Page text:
Throughout his career, Alford has taken an active role in professional organizations, including the Western Society of Weed Science and North Central Weed Science Society, and has gone out of his way to mentor students, recent graduates, and new team members.
He was also instrumental in establishing a more streamlined and cost-effective process for creating research agreements with UW and other universities.
“He has done all of this in his own genuine, friendly way with the highest level of integrity and character,” write his nominators.
Weed control around the world
Even as a high school student, Alford recognized that some patterns, especially in agriculture, transcend geographic regions.
This theme has continued to guide his career path, first while working in a variety of western and midwestern U.S. states in the “Cornbelt” and, more recently, across continents.
“Weed control in pastures is a challenge whether you’re in Wyoming or Brazil,” he says. “The weeds that you run into are different from one part of world or country to another, but it’s still trying to find something there to help manage that.”
Invasive grasses are an age-old crop protection problem, he notes. When the crop and the weed are similar types of plant, control becomes extremely challenging. “It’s easy to manage grass weeds in a broadleaf crop or vice versa but when you put grass weeds in a grass crop or broadleaf weeds in a broadleaf crop, that’s a challenge because the crops are so similar.”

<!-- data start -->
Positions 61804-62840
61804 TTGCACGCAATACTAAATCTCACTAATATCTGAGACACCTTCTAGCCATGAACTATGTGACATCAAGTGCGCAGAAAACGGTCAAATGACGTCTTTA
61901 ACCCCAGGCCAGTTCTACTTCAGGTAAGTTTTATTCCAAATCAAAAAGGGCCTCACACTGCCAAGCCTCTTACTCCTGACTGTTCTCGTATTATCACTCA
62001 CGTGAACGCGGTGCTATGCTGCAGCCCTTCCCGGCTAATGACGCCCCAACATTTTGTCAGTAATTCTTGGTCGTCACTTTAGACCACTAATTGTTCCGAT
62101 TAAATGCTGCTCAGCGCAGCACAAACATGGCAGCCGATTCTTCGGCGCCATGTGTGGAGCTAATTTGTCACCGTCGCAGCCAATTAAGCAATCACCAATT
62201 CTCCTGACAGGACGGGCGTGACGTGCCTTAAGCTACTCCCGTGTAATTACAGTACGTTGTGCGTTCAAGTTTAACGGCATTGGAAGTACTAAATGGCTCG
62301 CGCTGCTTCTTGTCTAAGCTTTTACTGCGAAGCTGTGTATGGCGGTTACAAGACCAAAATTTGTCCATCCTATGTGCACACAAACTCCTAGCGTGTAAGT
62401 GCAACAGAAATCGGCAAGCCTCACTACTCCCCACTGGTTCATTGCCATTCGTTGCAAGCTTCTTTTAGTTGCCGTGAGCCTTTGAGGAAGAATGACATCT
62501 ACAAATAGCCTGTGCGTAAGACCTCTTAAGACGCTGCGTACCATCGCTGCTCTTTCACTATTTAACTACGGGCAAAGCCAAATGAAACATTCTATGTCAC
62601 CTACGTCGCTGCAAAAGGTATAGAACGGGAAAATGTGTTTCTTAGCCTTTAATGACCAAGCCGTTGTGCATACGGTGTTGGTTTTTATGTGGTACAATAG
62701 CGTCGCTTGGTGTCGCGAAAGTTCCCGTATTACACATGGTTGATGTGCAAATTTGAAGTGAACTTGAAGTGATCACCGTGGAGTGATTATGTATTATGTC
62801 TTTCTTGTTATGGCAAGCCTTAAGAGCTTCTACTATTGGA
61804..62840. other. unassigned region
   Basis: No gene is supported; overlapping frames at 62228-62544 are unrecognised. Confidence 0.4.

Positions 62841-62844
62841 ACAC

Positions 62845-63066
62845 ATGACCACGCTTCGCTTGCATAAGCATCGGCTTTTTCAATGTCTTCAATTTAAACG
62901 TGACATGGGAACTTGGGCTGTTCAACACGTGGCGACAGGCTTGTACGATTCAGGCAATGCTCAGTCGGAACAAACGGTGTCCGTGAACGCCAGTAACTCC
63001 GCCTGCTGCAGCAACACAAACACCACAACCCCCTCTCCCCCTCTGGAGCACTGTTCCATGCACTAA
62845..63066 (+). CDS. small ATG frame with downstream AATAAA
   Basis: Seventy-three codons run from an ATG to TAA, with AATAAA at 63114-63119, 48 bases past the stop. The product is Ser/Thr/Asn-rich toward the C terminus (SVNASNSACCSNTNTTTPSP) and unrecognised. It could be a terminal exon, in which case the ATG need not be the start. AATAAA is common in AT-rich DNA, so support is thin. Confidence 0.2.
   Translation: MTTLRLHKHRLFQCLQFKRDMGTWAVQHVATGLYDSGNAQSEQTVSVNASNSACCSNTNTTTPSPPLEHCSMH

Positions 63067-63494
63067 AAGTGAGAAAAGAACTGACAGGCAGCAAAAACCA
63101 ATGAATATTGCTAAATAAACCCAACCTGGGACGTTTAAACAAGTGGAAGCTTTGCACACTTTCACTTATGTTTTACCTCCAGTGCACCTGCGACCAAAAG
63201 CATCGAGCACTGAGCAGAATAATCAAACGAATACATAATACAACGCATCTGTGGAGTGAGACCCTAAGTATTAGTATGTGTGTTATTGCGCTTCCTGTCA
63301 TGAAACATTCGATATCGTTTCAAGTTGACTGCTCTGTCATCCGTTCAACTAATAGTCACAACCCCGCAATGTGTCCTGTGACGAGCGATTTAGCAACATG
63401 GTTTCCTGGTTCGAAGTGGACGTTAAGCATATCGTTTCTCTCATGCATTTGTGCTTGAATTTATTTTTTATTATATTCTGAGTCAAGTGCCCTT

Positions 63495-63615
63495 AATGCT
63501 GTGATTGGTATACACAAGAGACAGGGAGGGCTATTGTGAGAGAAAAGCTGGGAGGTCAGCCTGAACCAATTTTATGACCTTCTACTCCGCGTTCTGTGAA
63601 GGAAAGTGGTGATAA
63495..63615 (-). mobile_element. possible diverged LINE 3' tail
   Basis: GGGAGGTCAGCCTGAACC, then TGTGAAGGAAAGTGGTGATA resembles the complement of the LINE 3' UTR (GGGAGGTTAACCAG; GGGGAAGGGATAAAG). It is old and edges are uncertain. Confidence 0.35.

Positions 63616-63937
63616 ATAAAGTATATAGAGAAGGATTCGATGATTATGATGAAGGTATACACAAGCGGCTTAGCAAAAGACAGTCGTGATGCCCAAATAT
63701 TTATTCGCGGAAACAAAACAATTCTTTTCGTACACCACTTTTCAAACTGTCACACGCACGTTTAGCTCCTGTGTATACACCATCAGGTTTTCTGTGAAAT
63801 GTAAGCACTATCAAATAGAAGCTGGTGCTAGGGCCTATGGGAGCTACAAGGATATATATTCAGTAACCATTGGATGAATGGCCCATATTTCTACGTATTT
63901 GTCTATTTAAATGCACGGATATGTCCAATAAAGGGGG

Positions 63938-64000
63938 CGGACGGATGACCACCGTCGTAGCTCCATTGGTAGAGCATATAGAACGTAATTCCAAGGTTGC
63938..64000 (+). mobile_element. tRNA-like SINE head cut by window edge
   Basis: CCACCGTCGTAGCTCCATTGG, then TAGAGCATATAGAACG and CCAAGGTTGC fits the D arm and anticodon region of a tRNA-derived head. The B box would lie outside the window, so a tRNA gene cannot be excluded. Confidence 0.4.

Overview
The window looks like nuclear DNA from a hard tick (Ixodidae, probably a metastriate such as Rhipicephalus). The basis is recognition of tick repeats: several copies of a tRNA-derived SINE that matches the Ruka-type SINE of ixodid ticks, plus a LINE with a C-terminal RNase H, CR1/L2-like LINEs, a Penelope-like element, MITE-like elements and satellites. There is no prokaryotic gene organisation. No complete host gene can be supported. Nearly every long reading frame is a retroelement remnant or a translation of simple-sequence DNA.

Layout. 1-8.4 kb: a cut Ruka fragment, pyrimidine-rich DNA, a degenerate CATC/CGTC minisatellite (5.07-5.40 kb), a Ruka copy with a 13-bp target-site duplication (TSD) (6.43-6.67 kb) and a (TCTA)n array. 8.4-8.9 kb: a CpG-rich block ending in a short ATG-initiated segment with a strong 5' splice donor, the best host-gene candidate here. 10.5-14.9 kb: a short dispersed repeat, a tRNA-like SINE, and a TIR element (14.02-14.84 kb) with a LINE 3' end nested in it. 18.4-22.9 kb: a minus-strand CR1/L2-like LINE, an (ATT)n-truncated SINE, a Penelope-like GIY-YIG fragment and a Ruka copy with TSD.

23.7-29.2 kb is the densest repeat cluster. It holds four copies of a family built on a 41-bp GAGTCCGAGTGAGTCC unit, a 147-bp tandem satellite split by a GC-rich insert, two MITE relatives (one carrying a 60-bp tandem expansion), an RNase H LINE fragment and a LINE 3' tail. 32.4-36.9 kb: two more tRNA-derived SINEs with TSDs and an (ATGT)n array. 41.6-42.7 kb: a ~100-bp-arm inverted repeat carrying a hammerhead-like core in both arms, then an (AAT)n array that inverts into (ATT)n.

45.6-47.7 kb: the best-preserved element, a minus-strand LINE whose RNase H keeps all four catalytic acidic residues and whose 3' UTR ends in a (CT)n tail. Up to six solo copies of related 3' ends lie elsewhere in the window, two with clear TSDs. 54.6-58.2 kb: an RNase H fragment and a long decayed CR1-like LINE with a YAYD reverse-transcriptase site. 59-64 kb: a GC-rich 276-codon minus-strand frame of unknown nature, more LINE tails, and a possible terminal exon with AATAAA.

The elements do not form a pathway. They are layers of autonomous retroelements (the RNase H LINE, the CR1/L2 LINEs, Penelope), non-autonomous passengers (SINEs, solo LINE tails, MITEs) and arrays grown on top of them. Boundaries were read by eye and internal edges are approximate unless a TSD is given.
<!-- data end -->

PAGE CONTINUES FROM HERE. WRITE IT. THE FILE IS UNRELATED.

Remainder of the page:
Many Wyoming producers encounter the issue in pasture settings. In other parts of the world, the problem manifests as barnyard grass choking out rice crops. Either way, Alford’s steady leadership, technical skills, and ability to connect with others continue to help propel the research and development process forward.
A Corteva colleague comments that Alford is a “bridge-builder, a solver, a confidant, a strong and forward moving leader who others immediately gravitate towards.”
Over the years, one of the most important lessons Alford has learned is that success is about people as well as plants.
He’s always enjoyed working closely with growers, land managers, cattle ranchers, and others who work the land directly, “having that one-on-one with them to try to help find solutions for the problems they have.”
In his seven years as a marketing professional, Alford gained an understanding of the complex set of factors that determine whether a new herbicide or weed control strategy will prove successful.
“You can maybe come up with the solution,” he says, “but then, is that economically viable for land managers to use? You could have the greatest thing ever to use but if we can’t afford to make it and sell it and land managers can’t afford to buy it—then it doesn’t work.”
In his current position on an international team, Alford has also grown to appreciate just how impactful a viable solution can be. In some areas of the world, increased crop yields due to a new pest management system may enable families to sell more grain so that they can send their children to school rather than just struggling to survive.
Whether in Wyoming or Southeast Asia, Alford is committed to finding solutions. When he speaks of “big challenges,” it is not with resignation or pessimism—merely recognition that progress will require patience, innovation, and lots of meticulous experimentation.